Literary Twitter Raises Funds for Australia, Writers Recall Their First “Big Yes,” and More


Every day Poets & Writers Magazine scans the headlines—publishing reports, literary dispatches, academic announcements, and more—for all the news that creative writers need to know. Here are today’s stories.

Young adult fiction writers Emily Gale and Nova Weetman have launched a Twitter campaign #AuthorsForFireys to raise money for Australian fire services that are battling intense bushfires. Various authors are using the hashtag to auction off special prizes, such as signed books or advance looks at works-in-progress. (Book Riot)

“When I think of the first Big Yes, I think of the moment that marks the first big shift, either external or internal, in the trajectory of a writer’s career or their understanding of themselves as a writer.” Benjamin Schaefer asks ten authors to reflect on their first “Big Yes.” T Kira Madden, Rowan Hisayo Buchanan, De’Shawn Charles Winslow, among others, offer responses. (Literary Hub)

Elizabeth Wurtzel died on Tuesday at age fifty-two due to metastatic breast cancer. Her 1994 memoir, Prozac Nation: Young and Depressed in America, was noted for reviving the conversation around clinical depression and for modeling and popularizing a confessional writing style. (New York Times)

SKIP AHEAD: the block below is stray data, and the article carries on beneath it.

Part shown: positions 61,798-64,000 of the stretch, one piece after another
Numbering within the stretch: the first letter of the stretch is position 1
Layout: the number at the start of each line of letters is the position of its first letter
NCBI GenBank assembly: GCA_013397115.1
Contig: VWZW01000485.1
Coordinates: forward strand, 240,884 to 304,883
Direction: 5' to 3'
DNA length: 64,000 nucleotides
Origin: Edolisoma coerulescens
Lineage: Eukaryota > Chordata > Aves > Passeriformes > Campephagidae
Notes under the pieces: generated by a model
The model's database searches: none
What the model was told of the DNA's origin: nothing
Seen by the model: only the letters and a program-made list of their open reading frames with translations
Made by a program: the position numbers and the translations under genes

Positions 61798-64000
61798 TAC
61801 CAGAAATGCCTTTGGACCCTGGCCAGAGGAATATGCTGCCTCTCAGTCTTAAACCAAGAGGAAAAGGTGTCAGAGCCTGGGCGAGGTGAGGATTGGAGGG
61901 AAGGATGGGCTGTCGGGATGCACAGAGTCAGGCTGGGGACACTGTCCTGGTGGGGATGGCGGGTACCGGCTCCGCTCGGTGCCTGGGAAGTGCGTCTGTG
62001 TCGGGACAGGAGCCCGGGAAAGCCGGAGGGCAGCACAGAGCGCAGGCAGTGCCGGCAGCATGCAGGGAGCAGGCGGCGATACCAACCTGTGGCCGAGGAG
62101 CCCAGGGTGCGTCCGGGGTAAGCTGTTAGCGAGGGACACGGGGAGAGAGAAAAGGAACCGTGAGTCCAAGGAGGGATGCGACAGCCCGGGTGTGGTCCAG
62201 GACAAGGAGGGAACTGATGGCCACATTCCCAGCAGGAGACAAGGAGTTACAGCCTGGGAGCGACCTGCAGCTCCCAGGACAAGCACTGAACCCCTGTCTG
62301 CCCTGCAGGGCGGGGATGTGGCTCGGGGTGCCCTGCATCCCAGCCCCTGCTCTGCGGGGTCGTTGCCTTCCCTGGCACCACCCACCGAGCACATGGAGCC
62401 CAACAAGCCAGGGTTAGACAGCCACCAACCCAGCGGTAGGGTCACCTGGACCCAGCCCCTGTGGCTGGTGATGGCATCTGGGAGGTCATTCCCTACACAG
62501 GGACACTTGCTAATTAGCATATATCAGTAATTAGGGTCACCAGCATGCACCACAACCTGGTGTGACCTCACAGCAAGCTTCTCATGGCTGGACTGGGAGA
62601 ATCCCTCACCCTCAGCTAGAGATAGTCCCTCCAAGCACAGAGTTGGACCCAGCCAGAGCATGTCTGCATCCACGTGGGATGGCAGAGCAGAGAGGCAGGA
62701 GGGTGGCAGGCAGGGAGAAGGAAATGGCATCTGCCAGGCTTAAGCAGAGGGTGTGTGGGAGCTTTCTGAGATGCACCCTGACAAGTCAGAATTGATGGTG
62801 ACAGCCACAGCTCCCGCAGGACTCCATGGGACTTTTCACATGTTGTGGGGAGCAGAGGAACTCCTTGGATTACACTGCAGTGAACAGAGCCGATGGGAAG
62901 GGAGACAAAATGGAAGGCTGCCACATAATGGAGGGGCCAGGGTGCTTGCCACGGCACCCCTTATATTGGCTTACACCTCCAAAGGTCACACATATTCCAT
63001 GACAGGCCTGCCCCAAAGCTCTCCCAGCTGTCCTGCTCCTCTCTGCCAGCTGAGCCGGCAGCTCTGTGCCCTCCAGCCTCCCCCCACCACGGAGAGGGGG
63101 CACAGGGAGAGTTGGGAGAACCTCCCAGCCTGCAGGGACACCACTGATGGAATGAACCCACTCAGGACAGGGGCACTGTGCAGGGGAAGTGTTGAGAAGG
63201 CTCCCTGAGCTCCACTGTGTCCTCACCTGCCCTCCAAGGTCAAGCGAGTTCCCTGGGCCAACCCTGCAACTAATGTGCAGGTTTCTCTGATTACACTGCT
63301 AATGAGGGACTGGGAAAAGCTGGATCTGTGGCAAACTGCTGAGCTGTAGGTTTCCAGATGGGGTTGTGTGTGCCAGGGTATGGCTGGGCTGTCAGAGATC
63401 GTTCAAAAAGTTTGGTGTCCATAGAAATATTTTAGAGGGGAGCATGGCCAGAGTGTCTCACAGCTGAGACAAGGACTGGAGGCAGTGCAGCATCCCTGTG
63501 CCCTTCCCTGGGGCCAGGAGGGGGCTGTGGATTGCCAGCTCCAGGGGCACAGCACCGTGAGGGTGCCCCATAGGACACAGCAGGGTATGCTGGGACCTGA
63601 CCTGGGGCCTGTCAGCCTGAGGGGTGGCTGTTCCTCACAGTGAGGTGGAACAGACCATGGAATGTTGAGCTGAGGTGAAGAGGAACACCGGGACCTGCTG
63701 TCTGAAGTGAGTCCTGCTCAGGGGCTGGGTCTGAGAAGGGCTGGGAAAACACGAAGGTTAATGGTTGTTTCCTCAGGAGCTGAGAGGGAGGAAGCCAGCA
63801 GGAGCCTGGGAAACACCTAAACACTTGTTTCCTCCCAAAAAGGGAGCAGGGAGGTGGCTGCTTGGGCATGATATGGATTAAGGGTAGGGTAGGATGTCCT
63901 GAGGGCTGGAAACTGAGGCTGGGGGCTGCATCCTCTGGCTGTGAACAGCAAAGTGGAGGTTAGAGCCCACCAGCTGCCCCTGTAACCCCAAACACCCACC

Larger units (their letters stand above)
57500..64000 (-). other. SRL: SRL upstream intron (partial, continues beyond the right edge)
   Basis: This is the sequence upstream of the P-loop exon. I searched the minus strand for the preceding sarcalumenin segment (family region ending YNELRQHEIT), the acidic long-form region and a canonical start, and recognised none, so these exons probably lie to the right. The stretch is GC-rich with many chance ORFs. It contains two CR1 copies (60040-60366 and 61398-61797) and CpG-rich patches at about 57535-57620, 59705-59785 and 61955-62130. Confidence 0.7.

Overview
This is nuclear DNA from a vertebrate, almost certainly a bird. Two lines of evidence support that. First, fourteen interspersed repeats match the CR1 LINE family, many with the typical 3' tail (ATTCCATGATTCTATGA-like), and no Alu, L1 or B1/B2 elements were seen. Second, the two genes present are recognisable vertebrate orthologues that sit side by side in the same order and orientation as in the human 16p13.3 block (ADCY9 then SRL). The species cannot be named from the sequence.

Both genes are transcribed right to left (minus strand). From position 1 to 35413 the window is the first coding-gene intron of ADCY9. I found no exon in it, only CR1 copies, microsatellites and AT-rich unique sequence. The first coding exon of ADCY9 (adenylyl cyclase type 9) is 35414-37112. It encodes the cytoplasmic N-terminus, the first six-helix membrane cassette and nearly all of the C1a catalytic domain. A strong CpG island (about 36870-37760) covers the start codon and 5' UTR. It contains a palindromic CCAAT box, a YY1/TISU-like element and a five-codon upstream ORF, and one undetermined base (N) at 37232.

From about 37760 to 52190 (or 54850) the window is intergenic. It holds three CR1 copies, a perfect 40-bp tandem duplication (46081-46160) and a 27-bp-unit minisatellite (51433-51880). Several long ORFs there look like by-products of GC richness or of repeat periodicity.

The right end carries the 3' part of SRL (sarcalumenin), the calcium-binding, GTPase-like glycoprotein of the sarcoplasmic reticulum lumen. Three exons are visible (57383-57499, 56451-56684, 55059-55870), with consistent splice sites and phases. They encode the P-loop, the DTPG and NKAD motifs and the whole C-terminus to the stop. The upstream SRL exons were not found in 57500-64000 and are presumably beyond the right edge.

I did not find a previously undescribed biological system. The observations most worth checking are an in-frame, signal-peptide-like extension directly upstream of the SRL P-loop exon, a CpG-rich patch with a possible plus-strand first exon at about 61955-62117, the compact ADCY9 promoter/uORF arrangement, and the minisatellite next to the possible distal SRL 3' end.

David Shariatmadari analyzes the stigma surrounding African American Vernacular English. (Paris Review Daily)

Caroline Zancan reflects on the unique nature of the campus novel. “What is it about an uninterrupted stretch of lawn or a few steepled buildings that makes us behave so badly?” She recommends seven books plus a short story that represent some of the best of the genre. (Electric Literature)

Frannie Jackson previews ten of the most anticipated nonfiction titles of the year. The first on the calendar: Uncanny Valley by Anna Wiener. (Paste)

Wiener recently answered Ten Questions from Poets & Writers Magazine. 

The Philadelphia Inquirer talks to Patrick Blagrave, the editor of the literary magazine Prolit, about fighting capitalism through art

The Washington Post recommends several graphic novels forthcoming in the first half of 2020